Point No Point’s title comes from a landform — an actual point on the west coast of Vancouver Island, which seems, when approached from the other side, to be no point at all — and it alerts us to the fact that Jane Munro’s poems are situated in a deep sense. They live in situ in the way they inhabit their native place, intimate with its mists, its mosses and lichens, with the salmonberry and false lily-of-the-valley of their ecosystem. They are also situated temporally, evoking sharply etched memories, visions, and dreams: a real-time visit to her father’s boatyard, a dream visit with her mother from a time before the poet was conceived, a flashback to the sixties rendered in extreme close-up. By their musical attunement and the acuity of the focus, they demonstrate how such deep situation may come about, how we might bring language to the task of living in a way which is fully present. In the long culminating poem, “Moving to a Colder Climate,” Munro brings all these elements into play, summoning her father’s bold obstreperous ghost to be present as a new house is built — situated — in this language. Her gifts as a poet — acuity, candour, musicality — make Point No Point a work of unforgettable witness.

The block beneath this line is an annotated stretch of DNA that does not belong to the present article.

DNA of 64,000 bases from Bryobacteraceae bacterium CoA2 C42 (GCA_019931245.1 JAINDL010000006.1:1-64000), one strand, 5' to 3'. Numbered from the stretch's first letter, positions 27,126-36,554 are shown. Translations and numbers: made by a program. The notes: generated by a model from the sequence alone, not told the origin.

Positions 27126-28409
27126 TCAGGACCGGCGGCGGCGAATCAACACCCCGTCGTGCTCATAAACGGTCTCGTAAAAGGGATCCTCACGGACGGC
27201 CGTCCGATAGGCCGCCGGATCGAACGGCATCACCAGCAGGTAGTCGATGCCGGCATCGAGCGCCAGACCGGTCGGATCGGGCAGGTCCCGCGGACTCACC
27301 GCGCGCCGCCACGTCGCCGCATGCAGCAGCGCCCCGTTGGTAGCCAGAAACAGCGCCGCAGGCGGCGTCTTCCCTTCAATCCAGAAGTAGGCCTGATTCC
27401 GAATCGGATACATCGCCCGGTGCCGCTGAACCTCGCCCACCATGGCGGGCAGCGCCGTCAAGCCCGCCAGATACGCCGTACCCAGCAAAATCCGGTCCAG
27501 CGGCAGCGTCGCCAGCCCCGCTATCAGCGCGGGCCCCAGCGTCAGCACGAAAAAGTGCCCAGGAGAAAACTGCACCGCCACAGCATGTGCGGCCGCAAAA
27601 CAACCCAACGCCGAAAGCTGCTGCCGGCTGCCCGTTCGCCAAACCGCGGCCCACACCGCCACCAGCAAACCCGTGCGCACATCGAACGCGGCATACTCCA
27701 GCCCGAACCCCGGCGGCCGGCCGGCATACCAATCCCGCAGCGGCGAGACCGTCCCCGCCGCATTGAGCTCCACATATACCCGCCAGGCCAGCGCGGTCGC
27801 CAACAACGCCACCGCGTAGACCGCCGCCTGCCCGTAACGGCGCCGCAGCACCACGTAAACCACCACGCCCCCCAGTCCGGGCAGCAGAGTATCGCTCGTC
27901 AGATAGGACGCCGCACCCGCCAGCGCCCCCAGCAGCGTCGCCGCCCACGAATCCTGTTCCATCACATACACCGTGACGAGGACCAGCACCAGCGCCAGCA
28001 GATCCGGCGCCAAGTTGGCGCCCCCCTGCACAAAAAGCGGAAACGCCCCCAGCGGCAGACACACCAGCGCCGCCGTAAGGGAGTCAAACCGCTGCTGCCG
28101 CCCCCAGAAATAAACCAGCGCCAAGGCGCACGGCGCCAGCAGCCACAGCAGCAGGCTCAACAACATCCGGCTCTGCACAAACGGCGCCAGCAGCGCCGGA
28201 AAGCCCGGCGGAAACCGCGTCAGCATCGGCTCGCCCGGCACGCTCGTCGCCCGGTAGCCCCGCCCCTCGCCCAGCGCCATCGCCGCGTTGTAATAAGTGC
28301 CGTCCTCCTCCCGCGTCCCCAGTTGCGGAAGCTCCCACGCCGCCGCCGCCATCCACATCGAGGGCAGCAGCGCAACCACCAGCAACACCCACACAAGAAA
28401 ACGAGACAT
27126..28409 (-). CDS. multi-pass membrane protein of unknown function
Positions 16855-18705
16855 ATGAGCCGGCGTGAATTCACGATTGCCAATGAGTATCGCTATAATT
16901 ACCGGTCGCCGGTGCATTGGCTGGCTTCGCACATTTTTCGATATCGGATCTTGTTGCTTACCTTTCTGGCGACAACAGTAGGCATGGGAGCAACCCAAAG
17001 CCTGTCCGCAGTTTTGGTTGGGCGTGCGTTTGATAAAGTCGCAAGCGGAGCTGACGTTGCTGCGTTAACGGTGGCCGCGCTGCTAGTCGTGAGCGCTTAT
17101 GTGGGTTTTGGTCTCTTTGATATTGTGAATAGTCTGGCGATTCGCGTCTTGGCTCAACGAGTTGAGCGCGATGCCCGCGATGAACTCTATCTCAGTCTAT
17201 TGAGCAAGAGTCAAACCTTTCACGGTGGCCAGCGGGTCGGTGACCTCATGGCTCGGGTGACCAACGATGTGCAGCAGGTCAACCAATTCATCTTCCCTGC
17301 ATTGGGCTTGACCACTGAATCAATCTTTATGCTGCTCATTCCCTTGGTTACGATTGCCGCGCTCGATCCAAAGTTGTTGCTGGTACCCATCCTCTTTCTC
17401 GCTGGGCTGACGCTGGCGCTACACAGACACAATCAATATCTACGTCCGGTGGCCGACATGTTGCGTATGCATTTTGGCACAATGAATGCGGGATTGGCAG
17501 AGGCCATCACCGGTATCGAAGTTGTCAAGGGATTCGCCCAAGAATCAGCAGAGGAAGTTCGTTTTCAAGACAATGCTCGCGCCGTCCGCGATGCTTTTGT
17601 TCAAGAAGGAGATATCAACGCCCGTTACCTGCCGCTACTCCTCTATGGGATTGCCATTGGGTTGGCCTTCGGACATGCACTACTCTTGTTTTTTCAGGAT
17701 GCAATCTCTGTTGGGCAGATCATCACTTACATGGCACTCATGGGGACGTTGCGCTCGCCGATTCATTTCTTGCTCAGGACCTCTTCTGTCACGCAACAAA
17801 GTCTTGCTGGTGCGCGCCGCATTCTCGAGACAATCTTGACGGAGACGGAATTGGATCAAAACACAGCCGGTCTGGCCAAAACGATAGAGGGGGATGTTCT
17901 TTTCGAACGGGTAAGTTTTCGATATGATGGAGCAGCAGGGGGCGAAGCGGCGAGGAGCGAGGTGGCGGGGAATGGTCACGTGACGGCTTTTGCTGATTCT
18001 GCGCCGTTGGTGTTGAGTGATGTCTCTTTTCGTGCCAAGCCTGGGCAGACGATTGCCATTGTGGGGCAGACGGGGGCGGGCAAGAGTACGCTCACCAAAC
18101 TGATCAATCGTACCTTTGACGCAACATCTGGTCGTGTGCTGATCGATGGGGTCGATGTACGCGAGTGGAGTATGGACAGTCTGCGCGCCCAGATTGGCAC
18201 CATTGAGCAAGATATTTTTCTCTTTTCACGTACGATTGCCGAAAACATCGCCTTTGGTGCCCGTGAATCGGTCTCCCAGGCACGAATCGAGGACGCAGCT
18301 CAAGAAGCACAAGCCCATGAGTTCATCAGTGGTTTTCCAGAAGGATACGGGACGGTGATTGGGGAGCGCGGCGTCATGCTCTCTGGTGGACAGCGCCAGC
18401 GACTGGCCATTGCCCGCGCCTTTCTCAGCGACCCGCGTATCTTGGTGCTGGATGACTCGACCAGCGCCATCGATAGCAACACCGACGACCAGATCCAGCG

Jane Munro has published three previous books of poetry, including Grief Notes & Animal Dreams and Daughters, a finalist for the Pat Lowther Memorial Award. She lives on the west coast of Vancouver Island.
“Lyric, contemporary, steeped in memory. . . . Munro is a versatile poet. She moves with ease between prose poems grounded in memory and free-form lyric. . . . Superb . . . [she] delights with blues riffs, imagist jottings and a terrific tribute to Al Purdy.”
— Globe and Mail
“There are poets writing in this country who deserve to be better known. . . . Jane Munro is one of them. . . . A fine poetic talent.”
— Books in Canada
“A rare, sensitive, and gifted narrator. . . . An accomplished poet.”
— Quill & Quire